All the franchise studios I've been to (about 4) have always been very decent to me, the sales pressure at one was a little intense -- if they hadn't been trying to sell me the exact package I already knew I wanted I probably would have been very upset and left. They've always known that I was an "independent" in that I have received training from outside their franchise system; but they also knew that I was looking for a "home" for my dancing. I don't proseletyze at the studio about the "outside world"; though I do answer questins when asked (often by the studio owner/teachers in hearing of other students).
Again, this just goes to show that all franchises are different with different pricing structures. The AM studios in my city price by the "unit" with each unit being one private, one group and one party. So you would never have an uneven amount of one type of class. Most of the instructors have been there for years, and there are many students with a wide range of ability (including a fair number of silver students)
I didn't think to mention in my previous post that I'm in a city with both AM and FA franchises plus a number of private studios. There are also dance clubs that host events open to all as well as nightclubs where students from various studios can regularly be found. I bet that the competition in town keeps some control on prices and keeps everyone honest.
That said, I didn't shop around like I would now after I've been doing this a while and reading these forums. I got lucky that I found a place that is a good fit for me (for now, anyway). Hopefully, the experiences (good and bad) outlined here will help others know what questions to ask. And, jsut like buying a car, you should never let yourself be pressured...take the information down, go home, think about it and compare.
The instructior I know, worked at both schools AM/FA believe it or not (don't ask long story). That being said, you should hear some of his stories, albet in his case 95% of the bad stories were from AM. I'm being really polite by comparison. I wish gas wasn't so damn expesnive, I'd drive out to rochester.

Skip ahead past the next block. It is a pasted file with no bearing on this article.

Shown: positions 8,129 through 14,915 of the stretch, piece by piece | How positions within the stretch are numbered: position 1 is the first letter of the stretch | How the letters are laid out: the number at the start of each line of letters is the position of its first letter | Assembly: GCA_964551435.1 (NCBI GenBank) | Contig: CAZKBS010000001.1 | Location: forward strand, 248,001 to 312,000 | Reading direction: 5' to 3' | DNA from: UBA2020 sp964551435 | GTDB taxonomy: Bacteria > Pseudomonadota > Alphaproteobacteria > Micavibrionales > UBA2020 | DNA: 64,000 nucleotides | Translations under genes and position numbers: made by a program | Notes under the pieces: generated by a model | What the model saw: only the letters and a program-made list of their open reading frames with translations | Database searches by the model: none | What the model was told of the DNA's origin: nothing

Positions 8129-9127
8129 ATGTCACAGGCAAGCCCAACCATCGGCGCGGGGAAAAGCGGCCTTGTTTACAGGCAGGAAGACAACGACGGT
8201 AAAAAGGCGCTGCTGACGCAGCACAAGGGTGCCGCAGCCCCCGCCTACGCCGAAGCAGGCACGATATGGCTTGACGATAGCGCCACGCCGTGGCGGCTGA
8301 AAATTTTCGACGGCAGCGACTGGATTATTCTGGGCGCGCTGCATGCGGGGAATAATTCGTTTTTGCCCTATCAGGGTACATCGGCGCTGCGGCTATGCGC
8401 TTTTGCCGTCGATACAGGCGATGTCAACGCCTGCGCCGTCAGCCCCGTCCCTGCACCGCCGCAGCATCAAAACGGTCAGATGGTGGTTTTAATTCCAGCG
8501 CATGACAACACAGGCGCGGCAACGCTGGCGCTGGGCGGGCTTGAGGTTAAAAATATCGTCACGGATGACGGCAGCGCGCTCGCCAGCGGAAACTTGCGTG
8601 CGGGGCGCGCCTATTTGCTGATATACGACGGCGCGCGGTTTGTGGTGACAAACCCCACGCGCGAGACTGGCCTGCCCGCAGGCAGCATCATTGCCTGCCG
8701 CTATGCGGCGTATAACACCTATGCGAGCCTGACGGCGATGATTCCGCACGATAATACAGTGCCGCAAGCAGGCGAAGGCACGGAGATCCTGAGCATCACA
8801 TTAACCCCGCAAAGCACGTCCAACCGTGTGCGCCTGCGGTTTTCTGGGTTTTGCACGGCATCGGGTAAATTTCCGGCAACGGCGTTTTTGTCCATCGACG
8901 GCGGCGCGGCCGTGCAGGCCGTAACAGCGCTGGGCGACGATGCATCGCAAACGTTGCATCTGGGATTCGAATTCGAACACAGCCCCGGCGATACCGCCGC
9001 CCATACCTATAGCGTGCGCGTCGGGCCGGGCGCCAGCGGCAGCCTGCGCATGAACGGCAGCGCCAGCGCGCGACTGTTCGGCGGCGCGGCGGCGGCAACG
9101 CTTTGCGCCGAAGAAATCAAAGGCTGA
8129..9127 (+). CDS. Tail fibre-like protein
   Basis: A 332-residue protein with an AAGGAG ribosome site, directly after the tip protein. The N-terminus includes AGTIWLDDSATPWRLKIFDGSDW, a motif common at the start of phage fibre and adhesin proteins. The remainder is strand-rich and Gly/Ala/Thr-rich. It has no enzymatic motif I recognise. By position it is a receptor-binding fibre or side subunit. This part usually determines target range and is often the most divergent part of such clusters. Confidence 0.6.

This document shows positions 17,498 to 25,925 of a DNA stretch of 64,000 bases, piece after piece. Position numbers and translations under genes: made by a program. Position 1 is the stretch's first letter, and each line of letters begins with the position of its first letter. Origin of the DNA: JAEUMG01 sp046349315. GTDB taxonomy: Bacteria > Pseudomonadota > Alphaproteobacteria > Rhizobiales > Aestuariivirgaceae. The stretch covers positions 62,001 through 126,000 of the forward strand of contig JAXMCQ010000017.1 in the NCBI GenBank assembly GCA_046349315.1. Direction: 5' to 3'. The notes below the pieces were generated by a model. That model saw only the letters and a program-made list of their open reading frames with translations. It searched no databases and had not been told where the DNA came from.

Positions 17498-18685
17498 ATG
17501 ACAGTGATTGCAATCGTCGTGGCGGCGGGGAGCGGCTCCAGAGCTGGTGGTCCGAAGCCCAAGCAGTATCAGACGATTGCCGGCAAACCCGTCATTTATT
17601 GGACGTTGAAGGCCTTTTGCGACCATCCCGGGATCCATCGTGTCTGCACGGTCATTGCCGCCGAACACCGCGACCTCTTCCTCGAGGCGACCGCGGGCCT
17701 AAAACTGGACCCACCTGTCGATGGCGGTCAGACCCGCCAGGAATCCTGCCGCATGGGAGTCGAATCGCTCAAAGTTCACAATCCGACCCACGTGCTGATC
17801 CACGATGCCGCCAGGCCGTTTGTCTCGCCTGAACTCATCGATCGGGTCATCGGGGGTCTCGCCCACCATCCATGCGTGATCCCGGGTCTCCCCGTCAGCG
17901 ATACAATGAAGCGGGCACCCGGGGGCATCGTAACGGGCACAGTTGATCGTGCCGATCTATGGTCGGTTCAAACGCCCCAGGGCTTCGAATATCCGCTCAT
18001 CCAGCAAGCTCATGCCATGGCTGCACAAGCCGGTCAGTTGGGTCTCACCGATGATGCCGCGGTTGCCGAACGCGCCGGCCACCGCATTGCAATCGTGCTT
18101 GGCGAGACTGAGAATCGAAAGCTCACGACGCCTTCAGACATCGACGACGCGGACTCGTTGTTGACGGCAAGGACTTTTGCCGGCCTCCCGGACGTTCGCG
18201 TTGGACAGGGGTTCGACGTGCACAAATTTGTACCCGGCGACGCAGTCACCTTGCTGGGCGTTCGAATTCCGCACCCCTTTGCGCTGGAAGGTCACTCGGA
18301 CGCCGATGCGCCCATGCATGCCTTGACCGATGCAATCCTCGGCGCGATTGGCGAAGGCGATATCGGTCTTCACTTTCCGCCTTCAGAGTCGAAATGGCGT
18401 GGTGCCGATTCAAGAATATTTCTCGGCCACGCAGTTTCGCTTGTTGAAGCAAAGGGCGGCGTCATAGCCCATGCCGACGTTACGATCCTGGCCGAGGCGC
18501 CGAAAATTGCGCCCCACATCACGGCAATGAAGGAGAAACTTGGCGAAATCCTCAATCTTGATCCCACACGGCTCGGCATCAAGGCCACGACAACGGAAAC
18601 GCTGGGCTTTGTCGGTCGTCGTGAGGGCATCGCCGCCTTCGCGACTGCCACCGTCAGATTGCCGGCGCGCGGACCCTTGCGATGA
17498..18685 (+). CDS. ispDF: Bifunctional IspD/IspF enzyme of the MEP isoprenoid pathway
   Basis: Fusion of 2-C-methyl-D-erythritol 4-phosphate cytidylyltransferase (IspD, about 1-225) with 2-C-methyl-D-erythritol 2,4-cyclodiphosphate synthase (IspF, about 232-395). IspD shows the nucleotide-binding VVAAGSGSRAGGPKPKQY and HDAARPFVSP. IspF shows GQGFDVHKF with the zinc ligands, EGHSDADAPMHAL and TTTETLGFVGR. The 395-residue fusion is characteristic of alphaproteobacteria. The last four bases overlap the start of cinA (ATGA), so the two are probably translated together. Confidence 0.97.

Yes I don't "proseletyze" either, however when people ask how you did or where I competed it comes up. And again still the looks.
What really annoys me about it is how they try to hide the outside world, by either berating it or pretending it doesn't exisist. Especially when other university students come in. Which I evnetually hear about cause those same students usually wander into out open social practices.
I've been very open and said, look I know what pro/am is (and to me their not really pro's, but I bit my tongue on that one) and I'm not interested; for various reasons. Now when they continue to push, is when my male ego kicks in and I punk them down. So they get a shot accross the bow (a polite politically correct answer), continue to push, hehe then I have fun.
I started dancing ballroom this past January, but did plenty of shopping around for a while before settling with Arthur Murray. At first I was looking at just smaller studios because I didn't want to get into ballroom dancing for just the social aspect, I wanted to learn so down the line I could choreograph routines and possibly do exhibitions and competitions (yeah I know lots and lots of years later... I'm willing to wait). In the end I did go with a franchise because after the introductory lesson there (and I went to a couple in smaller independent studios close by home) I felt most comfortable at AM.
The manager and all the instructors are incredibly nice and supportive and know that I'm not there for the social aspect of dancing (though weeks down the road that eventually developed). Since I am paying for my lessons out of pocket we set up a monthly payment plan that is open ended enough so that if I leave I could do so.
Currently I'm only a third of the way through the AM Bronze I program and although I know the steps and timing and etc in my student binder I also know that I still need polishing in stylization and technique before completing Bronze I and heading into Bronze II (I'm coming in with dance experience in ballet, tap and modern).